By Greg Price
I saw a phenomena on Saturday that I do not think I will see again for a very long time in Canadian history.
For one glorious night, much like the 2010 gold-medal hockey game for the Vancouver Olympics, for the most part, we put aside our differences and enjoyed a Canadian musical icon that brought millions together in the final performance of the Tragically Hip’s Man Machine Poem tour, their final tour period.
A 2015 census shows nearly 35,750,000 people residing in Canada and approximately one-third of that tuned in on television, radio or online streaming at some point during the nearly three-hour broadcast of the last Tragically Hip concert on Saturday night, in the band’s hometown of Kingston, Ontario. That, of course, does not include people born in Canada who now reside in the United States who very much made their television or live-streaming viewing on Saturday night dedicated to The Tragically Hip.
I will freely admit, I’m not the biggest Tragically Hip fan, really knowing only their most radio-friendly tunes over the years like ‘Ahead by a Century,’ ‘New Orleans is Sinking’ and ‘My Music at Work,’ since the band’s inception in 1984.
The Canadian band I listened to most over the years was Our Lady Peace with Rush and Tragically Hip next in line.
But don’t think for one second I was unaware of the exact impact Saturday’s event had on me and a nation from what I saw in the house party I attended and news feeds from sea to sea and also Rio, where Canadians were competing in the 2016 Summer Olympics.
It was a three-hour moment that was as palatable — yet bittersweet at the same time — as one could be, as Tragically Hip lead singer Gord Downie was diagnosed with terminal brain cancer back in May.
Much like that gold-medal game in 2010, there were grown men hugging each other, waving the Canadian flag, fighting back tears as they got caught trying to hang onto a moment for as long as they could, witnessing what is arguably at least from a lyricist standpoint, one of the greatest artists of all time in North America.
A man in Gord Downie who is such a rock star yet isn’t.
He showed the flash of, say, a Prince or David Bowie, with his metallic suits and fedora hats, yet had an awkward goofiness with how he navigated the stage in his performance.
That in no way, shape, or form is meant as an insult, as his command of the stage was never questioned. It simply gave off a vibe that in no way seemed staged or manufactured, but as real as the man’s lyrics. Long pauses in his steps, soaking in the instrumentals, knowing the finality of the concert and his mortality coming up, waving to fans in the packed stadium, shedding tears in his more sombre songs, pulling his pants up from time to time and a few dance moves and self-depreciating comments that created an ease that Downie is an everyman’s musician.
The Tragically Hip is as Canadian as back bacon, socialized health care, maple syrup and politely apologizing even when someone else has bumped into you.
There have been Canadian musicians that have gained a lot more prominence financially in their worldwide exposure like the Justin Biebers and Nickelbacks of the world, but perhaps that is what makes The Tragically Hip even more a part of Canadiana that we can call our own.
A hidden treasure in its poetic purity that really could have at least one song everyone can enjoy regardless of your musical tastes, around a bonfire or blaring on the radio on a road trip across the vast prairies or coast line. I listened to the stories of fellow people who attended a house party where the concert was projected like a big screen. I heard how the band influenced their lives in both small and large ways, in-between singing along with some of their favourites with such fervor. I saw the same in my social media feed on Facebook of several friends, both in Canada and abroad.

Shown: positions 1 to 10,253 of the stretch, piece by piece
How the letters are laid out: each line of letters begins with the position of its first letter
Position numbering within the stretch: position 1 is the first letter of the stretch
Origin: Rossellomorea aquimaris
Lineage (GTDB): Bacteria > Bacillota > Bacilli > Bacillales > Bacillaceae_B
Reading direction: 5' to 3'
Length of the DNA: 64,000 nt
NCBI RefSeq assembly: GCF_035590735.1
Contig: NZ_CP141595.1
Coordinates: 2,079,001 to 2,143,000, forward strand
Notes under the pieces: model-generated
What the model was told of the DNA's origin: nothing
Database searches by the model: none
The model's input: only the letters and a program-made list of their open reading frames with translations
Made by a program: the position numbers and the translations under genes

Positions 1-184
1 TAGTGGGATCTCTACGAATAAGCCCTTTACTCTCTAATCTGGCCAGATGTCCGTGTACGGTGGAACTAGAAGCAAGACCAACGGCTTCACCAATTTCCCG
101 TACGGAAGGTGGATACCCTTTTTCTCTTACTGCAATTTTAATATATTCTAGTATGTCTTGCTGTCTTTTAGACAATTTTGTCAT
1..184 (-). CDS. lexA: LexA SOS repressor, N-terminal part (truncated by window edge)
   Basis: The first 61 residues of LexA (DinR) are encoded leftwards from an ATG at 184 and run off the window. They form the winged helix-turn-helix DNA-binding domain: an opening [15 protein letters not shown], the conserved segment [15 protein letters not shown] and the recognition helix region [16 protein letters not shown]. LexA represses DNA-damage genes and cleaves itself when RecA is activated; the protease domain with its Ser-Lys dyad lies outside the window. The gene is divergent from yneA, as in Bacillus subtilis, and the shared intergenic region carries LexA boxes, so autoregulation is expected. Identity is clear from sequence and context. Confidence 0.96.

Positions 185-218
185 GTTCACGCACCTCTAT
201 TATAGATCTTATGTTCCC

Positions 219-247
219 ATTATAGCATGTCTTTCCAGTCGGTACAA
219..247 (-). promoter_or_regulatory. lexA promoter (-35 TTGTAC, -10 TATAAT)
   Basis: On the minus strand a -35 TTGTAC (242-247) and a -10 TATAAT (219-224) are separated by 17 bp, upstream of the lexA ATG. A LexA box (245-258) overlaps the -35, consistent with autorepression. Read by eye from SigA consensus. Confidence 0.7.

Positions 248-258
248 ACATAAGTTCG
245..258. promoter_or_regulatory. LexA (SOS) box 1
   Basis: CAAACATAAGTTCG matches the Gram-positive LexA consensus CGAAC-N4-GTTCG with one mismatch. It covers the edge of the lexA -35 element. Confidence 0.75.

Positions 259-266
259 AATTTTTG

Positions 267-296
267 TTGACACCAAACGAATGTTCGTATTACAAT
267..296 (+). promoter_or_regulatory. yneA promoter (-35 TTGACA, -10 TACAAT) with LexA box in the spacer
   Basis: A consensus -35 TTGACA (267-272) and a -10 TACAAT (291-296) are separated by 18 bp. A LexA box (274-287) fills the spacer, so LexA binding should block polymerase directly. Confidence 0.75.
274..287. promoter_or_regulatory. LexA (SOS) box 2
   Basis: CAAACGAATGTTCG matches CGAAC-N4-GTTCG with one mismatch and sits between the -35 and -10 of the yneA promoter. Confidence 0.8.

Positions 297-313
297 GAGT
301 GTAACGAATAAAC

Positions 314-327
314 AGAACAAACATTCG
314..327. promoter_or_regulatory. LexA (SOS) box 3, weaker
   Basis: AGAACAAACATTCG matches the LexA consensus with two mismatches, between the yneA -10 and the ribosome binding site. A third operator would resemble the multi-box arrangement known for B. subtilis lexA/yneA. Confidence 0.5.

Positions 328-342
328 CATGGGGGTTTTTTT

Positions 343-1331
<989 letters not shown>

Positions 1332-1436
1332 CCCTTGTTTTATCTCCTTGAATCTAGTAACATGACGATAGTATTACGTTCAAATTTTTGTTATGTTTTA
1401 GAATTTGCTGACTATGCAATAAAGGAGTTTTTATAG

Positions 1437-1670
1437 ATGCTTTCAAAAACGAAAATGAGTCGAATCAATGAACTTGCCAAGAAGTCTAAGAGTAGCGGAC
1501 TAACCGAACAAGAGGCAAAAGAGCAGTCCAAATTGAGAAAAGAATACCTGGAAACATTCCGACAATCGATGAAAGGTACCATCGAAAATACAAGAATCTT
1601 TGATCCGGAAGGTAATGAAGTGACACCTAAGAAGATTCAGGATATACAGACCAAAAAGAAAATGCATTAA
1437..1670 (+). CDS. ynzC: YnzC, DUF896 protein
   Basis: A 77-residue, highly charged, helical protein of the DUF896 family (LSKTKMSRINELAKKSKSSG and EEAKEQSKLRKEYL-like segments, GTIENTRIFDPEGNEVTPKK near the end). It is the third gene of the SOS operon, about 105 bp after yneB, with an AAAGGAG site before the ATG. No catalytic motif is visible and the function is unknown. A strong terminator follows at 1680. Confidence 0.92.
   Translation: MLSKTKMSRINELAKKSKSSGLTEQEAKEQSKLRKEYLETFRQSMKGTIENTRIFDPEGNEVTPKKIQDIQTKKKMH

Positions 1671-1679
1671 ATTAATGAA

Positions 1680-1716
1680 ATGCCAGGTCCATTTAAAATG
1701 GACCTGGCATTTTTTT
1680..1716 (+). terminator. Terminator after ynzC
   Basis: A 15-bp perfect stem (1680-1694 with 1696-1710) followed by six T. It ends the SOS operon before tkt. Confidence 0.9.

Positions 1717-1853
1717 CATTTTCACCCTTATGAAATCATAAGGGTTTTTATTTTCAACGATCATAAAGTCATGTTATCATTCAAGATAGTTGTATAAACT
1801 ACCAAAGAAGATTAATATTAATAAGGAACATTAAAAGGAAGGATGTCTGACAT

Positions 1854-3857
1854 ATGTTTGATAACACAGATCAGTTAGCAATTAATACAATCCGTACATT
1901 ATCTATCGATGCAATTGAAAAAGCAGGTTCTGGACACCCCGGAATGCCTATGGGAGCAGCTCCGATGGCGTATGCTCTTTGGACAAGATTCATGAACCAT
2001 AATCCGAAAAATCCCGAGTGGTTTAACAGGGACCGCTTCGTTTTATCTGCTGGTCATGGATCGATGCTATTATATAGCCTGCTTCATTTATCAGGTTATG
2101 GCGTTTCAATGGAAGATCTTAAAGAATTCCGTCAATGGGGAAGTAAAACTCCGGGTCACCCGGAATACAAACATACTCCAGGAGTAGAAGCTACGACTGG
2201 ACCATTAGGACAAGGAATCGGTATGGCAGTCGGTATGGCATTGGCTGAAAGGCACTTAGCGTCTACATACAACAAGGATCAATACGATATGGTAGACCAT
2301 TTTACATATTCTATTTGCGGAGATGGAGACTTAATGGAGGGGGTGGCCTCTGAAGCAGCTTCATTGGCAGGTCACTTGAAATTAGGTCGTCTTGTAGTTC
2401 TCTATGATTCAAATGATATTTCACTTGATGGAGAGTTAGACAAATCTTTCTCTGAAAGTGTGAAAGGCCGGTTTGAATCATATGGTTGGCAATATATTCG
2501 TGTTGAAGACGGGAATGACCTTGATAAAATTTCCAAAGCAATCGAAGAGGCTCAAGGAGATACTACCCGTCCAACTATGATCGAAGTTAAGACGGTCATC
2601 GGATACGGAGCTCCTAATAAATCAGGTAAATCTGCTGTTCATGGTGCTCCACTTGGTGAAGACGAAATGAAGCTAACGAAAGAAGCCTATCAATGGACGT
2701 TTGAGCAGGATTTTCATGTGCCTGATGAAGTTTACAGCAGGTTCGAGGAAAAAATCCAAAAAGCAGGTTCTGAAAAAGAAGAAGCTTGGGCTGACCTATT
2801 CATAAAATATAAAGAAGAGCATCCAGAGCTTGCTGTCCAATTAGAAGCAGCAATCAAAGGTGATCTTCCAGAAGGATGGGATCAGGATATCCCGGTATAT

Social media trolling was kept to a minimum (or as much as it could). I read Conservatives shouting down other Conservatives who were whining Prime Minister Justin Trudeau was using the Tragically Hip concert as a photo-op. One Conservative political poster even put ‘Just shut up and enjoy the moment, we are all celebrating being Canadian tonight.’
For one brief moment for the most part, no matter your political bend, we were all brothers and sisters for a three-hour musical moment before we got back to our bickering, sometimes about the most petty and inconsequential of things.
For aspiring musicians out there, look no further than Saturday’s concert on how to conduct yourself. The thankfulness Downie had for his road crew and fellow bandmates with numerous hugs and kisses, acknowledgment of fans ‘for keeping me pushing’, and a sincere playfulness and energy in which Downie had every excuse not to have.
While some diva musicians cancel shows for ‘personal reasons,’ or ‘feeling under the weather,’ here was Downie battling brain cancer and doing not only one encore, but three, and three-song encores to boot. Gord Downie was not feeling sorry for himself dying, but embracing living and living in the moment in the unique way only The Tragically Hip can. Embracing that moment that I’m sure he had in his formative years in his youth, that no matter how bad your day was going, you could hit the pause button for those few sweet minutes when you heard a song on the radio that spoke to you.
There are moments in history where everyone can remember where they were when it happened. I am proud to say I was able to take part in some small way in this one on Saturday night, and will remember it with warmth. It was simply tuning into CBC for television viewing on a Saturday night, and yet, it has been a long time since I felt that tuned into my fellow Canadians.